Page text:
After he completed the 4th, he told Natalie Bauer-Lechner, who was a frequent companion of his (along with his sister) during these summer composing holidays, that there was a close connection between all four symphonies – “the content and structure of the four are combined to create a definite unified tetralogy.” Whether this is coincidental – the composer looking back and seeing how his subconscious had been at work – or whether it was a conscious plan, at least as he began work on the 2nd, there's no other direct proof. Still, he finished the 2nd when he was 34 and had basically outlined the 4th when he was 37, so in a sense, they all share the same small time-frame for their conception. He was basically outlining the 3rd and 4th Symphonies even before he had begun serious creative work on the 3rd!
Mahler's career as a conductor – he was still located in Hamburg at the time: later, he would make the career move to Vienna – meant that he had only a few months during the summer to get away from everything so he could compose. He would sketch and draft things during these summers and then work them out on his “down-time” during the year.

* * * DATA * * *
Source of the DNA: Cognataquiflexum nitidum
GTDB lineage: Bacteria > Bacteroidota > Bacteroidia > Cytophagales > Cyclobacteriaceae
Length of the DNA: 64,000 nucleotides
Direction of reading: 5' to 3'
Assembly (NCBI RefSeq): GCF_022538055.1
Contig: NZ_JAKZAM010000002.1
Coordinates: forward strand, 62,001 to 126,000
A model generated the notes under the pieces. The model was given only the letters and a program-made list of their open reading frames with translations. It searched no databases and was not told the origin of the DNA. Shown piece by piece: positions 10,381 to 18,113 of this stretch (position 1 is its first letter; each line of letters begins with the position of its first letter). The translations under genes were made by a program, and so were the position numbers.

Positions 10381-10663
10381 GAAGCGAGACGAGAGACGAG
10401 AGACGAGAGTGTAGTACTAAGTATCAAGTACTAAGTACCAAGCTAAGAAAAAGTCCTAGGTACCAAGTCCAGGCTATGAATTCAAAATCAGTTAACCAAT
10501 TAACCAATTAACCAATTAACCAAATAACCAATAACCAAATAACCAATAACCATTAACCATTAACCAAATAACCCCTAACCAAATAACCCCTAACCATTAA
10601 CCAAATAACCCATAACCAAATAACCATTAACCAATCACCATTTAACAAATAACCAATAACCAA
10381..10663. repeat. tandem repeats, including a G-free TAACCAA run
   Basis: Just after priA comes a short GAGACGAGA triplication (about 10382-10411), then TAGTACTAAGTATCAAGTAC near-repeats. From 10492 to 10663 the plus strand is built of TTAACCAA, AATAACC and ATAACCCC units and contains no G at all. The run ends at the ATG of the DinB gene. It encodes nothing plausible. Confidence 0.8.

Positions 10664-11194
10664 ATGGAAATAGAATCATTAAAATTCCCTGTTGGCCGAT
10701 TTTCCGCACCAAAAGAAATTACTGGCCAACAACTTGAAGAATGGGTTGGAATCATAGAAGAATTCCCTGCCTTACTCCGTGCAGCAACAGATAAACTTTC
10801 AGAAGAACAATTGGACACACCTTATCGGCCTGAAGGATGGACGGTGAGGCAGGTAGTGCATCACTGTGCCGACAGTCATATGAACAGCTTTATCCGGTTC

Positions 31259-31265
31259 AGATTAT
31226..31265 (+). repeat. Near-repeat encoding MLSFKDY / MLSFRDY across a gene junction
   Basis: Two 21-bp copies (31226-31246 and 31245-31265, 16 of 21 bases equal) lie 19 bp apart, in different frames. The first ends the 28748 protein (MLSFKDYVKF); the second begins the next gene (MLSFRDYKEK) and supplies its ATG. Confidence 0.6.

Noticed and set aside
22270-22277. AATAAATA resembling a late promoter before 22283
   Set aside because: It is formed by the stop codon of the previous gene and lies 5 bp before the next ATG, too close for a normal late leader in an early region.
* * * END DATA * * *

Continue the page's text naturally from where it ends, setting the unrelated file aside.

Her hopes about marrying Mahler, however, met a sudden end when Mahler unexpectedly announced his engagement to Alma Schindler whom he'd met only a few weeks before. Mahler seemed surprised that Natalie had “feelings” for him – so perhaps there's something to be said that “Love” didn't tell him everything...
Another friend of Mahler's – and one who also figures in Natalie Bauer-Lechner's would-be Love Life – was the poet Siegfried Lipiner (see photograph, right) who was highly regarded as a young poet but published nothing after he was 24, yet he was highly regarded by both Wagner and Nietzsche.
The first movement abounds in Nature as much as the Flowers' & the Animals' movements do – “Pan awakens,” the great God of nature from Greek Mythology from whom we also get the word “panic” and sections Mahler marked “what the rocks and mountains tell me.” In fact, when Bruno Walter arrived that summer, walking up to the composing hut where Mahler spent much of his time composing, he saw Walter look up at the sheer cliffs of the mountains behind them and told his young friend, “No need to look up there any more – that's all been used up and set to music by me.”